Why Marriages Fail
January 25, 2016
Filed In: Marriage
One of the main roles in the household for husbands is to take care of all of the little details when it comes to maintenance and upkeep. Oil changes, washing the car, lawn care, shoveling snow, and other associated tasks all fall within our purview. These are the tasks that we do for our wives. They aren't fun and they aren't glamorous, but we do them anyway.
We take these small annoyances off of her plate so that she can focus on other things, likely more important things. It's pleasant to think about that fact that she doesn't have to deal with the details of these mechanical tasks. When we complete them, she feels cared for. While it's somewhat instinctual that we take the lead on mechanical tasks, I believe there's something bigger at play.
When we look out across the marital landscape today, it’s plain to see that there's an overabundance of failed marriages. While there are certainly legitimate cases in which a marriage was never valid to begin with, or where a spouse lives in constant fear for their own safety and wellbeing, I believe that the root cause of failed marriages is innate selfishness. In a way, it's reflective of our times. We've slowly turned in on ourselves and, as a result, we've taken our gaze off of the horizon and lowered it to our own pathetically small world.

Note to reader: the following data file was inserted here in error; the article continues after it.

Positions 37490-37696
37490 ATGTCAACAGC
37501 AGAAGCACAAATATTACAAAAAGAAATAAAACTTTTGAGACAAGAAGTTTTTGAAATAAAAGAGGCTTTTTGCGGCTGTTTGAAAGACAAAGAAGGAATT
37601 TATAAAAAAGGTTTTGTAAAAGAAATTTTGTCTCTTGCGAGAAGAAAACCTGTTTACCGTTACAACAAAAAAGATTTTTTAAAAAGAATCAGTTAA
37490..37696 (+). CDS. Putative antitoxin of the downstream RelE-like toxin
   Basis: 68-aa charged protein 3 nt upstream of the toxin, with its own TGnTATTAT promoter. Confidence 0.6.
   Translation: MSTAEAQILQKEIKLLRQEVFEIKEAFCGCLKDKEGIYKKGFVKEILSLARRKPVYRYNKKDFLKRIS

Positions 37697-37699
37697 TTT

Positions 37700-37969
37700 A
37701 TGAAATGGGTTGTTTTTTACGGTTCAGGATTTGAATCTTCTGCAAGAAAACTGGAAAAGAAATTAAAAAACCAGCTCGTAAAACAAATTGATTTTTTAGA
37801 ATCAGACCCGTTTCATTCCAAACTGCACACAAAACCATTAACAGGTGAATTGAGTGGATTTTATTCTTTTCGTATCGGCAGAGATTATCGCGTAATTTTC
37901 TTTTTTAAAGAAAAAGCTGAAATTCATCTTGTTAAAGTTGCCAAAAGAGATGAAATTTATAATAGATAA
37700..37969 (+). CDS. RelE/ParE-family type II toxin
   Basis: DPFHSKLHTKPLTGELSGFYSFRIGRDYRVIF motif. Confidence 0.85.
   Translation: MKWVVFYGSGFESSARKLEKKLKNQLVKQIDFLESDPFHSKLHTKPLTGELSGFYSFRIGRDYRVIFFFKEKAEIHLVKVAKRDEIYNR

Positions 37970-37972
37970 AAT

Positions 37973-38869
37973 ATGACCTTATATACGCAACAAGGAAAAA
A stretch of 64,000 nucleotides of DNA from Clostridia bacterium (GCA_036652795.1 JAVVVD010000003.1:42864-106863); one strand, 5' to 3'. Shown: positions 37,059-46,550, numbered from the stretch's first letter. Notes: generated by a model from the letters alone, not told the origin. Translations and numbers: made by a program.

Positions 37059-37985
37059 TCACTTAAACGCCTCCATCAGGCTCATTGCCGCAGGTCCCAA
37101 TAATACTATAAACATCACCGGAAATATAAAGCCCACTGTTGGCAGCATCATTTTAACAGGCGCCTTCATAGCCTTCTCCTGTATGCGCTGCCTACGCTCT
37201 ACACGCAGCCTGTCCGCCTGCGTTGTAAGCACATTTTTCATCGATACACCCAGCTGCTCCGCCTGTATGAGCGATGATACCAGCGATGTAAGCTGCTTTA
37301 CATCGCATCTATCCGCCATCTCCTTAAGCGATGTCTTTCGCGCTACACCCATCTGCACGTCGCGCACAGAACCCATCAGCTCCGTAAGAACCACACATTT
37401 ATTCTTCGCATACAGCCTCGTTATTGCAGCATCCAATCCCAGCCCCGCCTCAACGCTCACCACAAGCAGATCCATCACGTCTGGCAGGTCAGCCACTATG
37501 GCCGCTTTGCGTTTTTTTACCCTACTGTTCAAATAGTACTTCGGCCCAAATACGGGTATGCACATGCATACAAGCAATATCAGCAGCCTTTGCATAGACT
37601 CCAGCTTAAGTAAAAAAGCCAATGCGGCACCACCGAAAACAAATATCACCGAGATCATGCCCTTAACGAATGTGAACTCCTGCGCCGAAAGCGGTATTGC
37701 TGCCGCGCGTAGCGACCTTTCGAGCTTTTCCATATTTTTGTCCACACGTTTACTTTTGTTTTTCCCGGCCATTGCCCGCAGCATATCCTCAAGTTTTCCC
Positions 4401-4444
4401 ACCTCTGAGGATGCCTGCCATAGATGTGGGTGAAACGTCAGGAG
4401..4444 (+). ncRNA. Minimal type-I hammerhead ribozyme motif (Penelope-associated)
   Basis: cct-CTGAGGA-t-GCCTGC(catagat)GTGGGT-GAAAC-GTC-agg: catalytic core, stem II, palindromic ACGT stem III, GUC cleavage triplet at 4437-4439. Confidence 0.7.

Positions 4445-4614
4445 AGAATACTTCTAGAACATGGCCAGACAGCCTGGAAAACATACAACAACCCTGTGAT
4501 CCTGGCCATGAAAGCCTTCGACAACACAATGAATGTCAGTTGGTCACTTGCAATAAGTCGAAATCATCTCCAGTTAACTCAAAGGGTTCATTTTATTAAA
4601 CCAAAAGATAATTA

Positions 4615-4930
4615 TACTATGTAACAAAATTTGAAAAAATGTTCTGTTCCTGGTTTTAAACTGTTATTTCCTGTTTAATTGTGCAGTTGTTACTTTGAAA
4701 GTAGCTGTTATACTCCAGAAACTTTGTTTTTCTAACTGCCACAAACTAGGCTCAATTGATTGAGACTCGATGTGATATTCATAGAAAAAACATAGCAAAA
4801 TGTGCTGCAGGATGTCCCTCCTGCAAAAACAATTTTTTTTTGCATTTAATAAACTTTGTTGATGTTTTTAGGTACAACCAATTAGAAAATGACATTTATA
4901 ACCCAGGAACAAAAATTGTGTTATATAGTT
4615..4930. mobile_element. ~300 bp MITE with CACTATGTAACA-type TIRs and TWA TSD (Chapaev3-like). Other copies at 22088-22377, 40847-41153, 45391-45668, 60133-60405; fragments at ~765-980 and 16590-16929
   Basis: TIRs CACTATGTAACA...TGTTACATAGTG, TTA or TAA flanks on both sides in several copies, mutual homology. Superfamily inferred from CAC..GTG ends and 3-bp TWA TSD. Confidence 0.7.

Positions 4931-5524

Selfishness kills marriages because it's the antithesis of marriage. Matrimony is a Sacrament about total donation of self to the other: body, mind, and spirit. It's a Sacrament that binds two into one, that calls for an openness to life and lends itself to properly raising children. Selfishness in marriage takes many seemingly ordinary forms: career, financial, adultery, substance abuse, and withholding. The interesting thing is that they all have the same capacity to destroy a marriage. A workaholic can destroy their marriage just as easily as an alcoholic. It's the same root problem: selfishness.
We're naturally selfish; it comes from our instinctual need to survive. Yet, in our marriage, arguably the safest, most stable relationship in our lives, we need to counter that selfishness. We need to be proactively seeking out ways to serve our wives, to make their lives easier, and to take small annoyances off of their plate.
There are many great things that you already do to make your wife's life easier, but today I want to challenge all of us to go even further. Consciously seek out ways each day to remove another annoyance from her life. Over time, you'll find your marriage is strengthened as you reduce your own selfishness and increase your love and fidelity.